Wednesday, July 06, 2011

So, where do you wear a diamond polar-bear brooch anyways?

Many years into the future, and a young woman steps onto Canadian soil. This is her first visit. The first in line to the throne, she has her mother's style and her father's blond hair. On her lapel she wears a polar bear brooch. Journalists of the day rush to research this unusual piece. Canadians are flattered that she is paying a subtle compliment to them. After all, her mother, great-grandmother and great-great grandmother had done the same before her.

So, where did this striking piece come from?

Way back 2011, when her parents (now King and Queen) went on their first tour of Canada, her mother was presented with this brooch. A Harry Winston pave polar bear silhouette beneath a semi-circle representing the northern lights. A lovely memento of their visit. As the years go by, Catherine will wear this brooch on future visits to Canada and loan it to her daughter; heiress apparent to the throne (succession laws having been changed by this point).  

Wearing jewels given during previous visits is a royal tradition. It's difficult to gauge exactly when it started but there is a certain charm in knowing that this gift is not gathering dust in the vault. Queen Elizabeth, the Queen Mother was given a maple leaf brooch, which was worn many times by her daughter, the Queen. Her daughter-in-law, William's mother, rarely wore brooches herself and it does not appear that she wore this piece on her own Canadian visits. Instead she seemed to prefer wearing red and white - another royal tradition.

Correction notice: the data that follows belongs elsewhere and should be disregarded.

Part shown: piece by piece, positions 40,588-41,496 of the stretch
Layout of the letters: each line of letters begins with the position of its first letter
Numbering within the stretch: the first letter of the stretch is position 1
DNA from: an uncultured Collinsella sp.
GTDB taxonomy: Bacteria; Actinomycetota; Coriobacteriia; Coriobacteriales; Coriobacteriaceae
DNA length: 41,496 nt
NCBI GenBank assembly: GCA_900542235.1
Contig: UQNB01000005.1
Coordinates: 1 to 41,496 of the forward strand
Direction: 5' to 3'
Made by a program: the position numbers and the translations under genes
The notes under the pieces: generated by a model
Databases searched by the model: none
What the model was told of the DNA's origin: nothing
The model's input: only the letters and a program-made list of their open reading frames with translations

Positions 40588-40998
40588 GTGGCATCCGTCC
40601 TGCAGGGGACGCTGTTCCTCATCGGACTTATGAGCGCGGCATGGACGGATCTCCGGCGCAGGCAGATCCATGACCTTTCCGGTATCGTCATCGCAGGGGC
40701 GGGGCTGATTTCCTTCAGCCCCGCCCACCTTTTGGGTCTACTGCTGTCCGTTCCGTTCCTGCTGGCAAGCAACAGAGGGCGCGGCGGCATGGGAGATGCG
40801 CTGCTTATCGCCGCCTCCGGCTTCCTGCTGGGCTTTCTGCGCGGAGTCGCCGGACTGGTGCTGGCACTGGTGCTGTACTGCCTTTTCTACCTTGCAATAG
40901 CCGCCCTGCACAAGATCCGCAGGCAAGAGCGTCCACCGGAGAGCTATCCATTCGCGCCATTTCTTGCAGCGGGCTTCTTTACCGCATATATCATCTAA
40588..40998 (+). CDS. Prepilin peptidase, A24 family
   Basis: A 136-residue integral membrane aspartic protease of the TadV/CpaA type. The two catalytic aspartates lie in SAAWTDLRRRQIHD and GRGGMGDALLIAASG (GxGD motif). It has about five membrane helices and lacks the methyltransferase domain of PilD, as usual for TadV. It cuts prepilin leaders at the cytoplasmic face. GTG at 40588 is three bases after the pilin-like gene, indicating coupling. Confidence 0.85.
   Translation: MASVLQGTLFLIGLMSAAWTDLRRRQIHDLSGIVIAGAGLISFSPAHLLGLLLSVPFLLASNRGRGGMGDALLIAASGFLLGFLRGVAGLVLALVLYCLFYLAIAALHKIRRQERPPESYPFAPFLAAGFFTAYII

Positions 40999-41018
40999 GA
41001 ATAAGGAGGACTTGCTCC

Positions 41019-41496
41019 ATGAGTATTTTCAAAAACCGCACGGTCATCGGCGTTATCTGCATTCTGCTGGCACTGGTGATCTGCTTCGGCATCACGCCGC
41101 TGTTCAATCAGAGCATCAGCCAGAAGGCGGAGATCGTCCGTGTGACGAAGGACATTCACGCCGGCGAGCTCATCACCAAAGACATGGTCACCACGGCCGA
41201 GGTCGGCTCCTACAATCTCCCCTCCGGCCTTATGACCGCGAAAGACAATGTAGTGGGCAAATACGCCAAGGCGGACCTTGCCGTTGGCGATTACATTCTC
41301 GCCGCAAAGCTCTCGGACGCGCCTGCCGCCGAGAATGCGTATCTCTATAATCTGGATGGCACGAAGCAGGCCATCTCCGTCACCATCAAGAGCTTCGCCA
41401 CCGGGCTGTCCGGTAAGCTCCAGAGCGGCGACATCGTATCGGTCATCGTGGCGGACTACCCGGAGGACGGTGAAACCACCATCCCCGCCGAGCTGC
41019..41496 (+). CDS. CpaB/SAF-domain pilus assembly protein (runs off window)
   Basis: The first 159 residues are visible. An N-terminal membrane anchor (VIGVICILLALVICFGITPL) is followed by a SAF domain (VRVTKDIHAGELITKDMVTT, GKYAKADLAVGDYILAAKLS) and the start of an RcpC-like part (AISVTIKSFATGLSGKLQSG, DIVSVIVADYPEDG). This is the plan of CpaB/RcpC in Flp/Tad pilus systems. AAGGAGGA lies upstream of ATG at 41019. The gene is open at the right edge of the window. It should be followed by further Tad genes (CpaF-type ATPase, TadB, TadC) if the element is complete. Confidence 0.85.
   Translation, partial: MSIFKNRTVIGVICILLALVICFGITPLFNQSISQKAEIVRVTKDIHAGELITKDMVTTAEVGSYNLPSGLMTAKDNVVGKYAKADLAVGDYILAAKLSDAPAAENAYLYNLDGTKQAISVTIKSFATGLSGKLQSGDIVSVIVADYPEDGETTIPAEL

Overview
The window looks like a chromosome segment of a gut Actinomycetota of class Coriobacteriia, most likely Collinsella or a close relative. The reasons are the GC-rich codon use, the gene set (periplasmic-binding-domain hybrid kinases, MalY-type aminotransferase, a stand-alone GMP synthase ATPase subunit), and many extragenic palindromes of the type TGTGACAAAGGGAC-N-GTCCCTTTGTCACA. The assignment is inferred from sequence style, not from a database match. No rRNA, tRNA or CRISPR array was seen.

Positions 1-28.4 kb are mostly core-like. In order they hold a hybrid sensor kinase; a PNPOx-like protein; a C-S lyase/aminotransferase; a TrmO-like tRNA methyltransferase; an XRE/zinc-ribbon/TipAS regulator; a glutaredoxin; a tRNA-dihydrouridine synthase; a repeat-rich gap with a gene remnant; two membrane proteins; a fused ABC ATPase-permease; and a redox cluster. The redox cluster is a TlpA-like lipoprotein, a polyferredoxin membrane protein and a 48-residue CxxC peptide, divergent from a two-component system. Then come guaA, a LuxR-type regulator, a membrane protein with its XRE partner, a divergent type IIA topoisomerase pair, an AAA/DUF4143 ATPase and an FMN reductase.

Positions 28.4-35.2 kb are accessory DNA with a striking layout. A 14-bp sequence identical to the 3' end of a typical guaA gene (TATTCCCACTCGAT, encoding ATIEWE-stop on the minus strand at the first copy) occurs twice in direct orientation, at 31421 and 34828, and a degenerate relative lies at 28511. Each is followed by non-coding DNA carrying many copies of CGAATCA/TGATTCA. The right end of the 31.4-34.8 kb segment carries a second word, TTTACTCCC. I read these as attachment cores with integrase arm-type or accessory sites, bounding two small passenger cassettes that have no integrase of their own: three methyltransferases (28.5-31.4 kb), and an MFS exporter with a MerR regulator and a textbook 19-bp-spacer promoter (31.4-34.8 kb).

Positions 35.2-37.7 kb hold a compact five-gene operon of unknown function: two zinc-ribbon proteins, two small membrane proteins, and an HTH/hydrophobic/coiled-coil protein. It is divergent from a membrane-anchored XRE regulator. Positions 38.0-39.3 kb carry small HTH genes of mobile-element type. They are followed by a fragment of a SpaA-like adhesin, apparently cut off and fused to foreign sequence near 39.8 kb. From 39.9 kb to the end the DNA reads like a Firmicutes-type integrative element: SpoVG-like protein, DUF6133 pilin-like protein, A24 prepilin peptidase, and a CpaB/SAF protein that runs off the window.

William and Catherine's daughter will also be given her own jewels, representing something exclusive to Canadian history and culture. Yet another striking jewel, which will have limited fashion appeal outside of the country that gifted it to her.  She will then wear it on subsequent visits of her own, eventually loaning it to her own daughter. And so the royal tradition will continue.

Right now if you're wondering, where do you wear a diamond polar-bear brooch?

During future visits to Canada.

© Marilyn Braun 2011

Thank you for enjoying this article. If you use the information for research purposes, a link to credit the work I've put into writing it would be appreciated.

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